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BISHKEK, April 14. /TASS/. Russia is not trying to advocate anyone concerning the chemical weapons incident in Syria’s Idlib Governorate, but strongly opposes groundless accusations against Syrian President Bashar Assad.
"We don’t rule out any possibility and we are not trying to advocate anyone," he said. "We just insist that no one can be blamed for anything before an investigation is conducted. It would be a very dangerous precedent from the point of view of international law," the Russian presidential spokesman said.
According to Peskov, no evidence of Damascus’ involvement in the alleged chemical attack has been provided yet. "No one saw anything. In fact, some alleged evidence has been briefly mentioned but the evidence refers to the fact of the chemical attack," the Kremlin spokesman added. He also said that everybody agreed that chemical weapons had been used. "However, the dispute is over who used them," Peskov pointed out.
When asked if Russia had any evidence concerning the Idlib chemical attack, Peskov said that "we have the information provided by our military." "You must agree that compared to other countries, it (the Russian military) has a wider infrastructure in Syria. It has its point of view which has been expressed, but then again, we don’t expect anyone to believe our words, we insist on a thorough international investigation," the Russian presidential spokesman stressed.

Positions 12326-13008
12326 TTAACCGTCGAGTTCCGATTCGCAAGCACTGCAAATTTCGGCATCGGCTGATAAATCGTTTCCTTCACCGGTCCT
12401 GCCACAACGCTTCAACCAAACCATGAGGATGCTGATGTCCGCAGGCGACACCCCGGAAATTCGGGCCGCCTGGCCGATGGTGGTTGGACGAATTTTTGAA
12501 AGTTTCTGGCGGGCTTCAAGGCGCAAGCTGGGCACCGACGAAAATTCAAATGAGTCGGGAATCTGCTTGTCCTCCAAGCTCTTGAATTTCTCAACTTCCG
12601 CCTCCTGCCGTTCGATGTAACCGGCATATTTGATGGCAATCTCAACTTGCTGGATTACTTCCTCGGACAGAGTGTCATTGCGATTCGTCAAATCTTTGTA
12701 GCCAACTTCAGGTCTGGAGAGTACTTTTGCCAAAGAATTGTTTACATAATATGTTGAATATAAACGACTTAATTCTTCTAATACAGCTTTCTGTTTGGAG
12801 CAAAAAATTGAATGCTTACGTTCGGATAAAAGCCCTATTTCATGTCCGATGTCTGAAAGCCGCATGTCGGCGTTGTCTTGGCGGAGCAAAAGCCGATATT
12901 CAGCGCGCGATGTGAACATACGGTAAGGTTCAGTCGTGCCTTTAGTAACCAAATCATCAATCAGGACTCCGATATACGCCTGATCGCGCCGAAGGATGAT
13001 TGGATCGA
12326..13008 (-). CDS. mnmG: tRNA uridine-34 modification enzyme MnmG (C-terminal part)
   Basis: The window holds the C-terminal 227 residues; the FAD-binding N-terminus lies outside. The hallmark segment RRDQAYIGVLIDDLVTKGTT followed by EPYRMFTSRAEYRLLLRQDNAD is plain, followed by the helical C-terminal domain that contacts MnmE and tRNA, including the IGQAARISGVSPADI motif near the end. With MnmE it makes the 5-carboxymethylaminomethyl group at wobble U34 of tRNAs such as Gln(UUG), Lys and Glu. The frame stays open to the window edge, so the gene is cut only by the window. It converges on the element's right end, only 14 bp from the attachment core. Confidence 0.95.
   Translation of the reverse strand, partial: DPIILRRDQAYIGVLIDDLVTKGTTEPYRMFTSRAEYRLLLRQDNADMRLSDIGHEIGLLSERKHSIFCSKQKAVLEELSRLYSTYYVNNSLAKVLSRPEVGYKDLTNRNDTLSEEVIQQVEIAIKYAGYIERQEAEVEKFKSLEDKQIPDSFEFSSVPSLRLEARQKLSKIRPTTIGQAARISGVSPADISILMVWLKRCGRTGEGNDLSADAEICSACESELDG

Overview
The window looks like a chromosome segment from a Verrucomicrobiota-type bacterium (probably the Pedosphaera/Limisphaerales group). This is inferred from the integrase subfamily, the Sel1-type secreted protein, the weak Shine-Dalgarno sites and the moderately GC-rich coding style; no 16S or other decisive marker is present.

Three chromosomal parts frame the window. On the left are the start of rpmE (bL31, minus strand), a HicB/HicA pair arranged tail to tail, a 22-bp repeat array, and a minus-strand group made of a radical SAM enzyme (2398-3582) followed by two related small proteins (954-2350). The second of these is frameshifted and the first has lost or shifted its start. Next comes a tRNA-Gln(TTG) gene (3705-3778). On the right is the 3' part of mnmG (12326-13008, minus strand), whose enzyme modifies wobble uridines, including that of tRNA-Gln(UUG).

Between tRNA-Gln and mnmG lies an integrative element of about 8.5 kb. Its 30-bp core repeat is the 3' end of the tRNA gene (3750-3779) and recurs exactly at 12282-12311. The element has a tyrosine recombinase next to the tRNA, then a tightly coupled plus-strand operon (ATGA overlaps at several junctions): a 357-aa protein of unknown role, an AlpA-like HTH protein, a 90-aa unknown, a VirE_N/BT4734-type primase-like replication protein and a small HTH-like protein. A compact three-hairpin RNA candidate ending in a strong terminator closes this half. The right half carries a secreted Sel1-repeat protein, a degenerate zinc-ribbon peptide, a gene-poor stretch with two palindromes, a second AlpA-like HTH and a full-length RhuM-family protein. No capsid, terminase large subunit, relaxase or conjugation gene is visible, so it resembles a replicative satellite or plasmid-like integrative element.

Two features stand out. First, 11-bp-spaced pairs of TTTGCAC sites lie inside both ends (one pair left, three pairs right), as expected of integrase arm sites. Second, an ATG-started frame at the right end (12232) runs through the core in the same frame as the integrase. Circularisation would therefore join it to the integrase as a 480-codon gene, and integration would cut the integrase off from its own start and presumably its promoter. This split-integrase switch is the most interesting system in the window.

According to Peskov, the use of groundless accusations points to a coming crisis in bilateral relations. "There are many lies and much slander," the Kremlin spokesman said.
In this connection he mentioned allegations saying that Russia was involved in the alleged cyberattacks on French presidential candidate Emmanuel Macron’s campaign website. "What are these accusations based on? I am sure that members of Macron’s election team cannot answer this question - the thing is that Russia is just bound to be blamed for everything. This is an absurd approach, it is highly unprofessional to voice such allegations, it only shows anti-Russian sentiment. Unfortunately, the number of such incidents has been growing. The only option left for us to do is repeatedly explain that this course will lead nowhere," Peskov said.
On April 4, Reuters cited the London-based Syrian Observatory for Human Rights saying that an airstrike on Syrian’s town of Khan Shaykhun had killed 58 people including 11 children. Reuters alleged that the chemical attack could have been carried out by "Syrian government or Russian jets."
The World Health Organization said in a statement that "at least 70 people have died and hundreds more have been affected."
According to the Russian Defense Ministry, on April 4, the Syrian air force delivered an airstrike on several militant facilities in the Idlib Governorate, where munitions filled with poisonous substances were being made. However, Washington came to a conclusion that Damascus had used chemical weapons which led the US to carry out a missile attack on a Syrian military air base located in the Homs Governorate.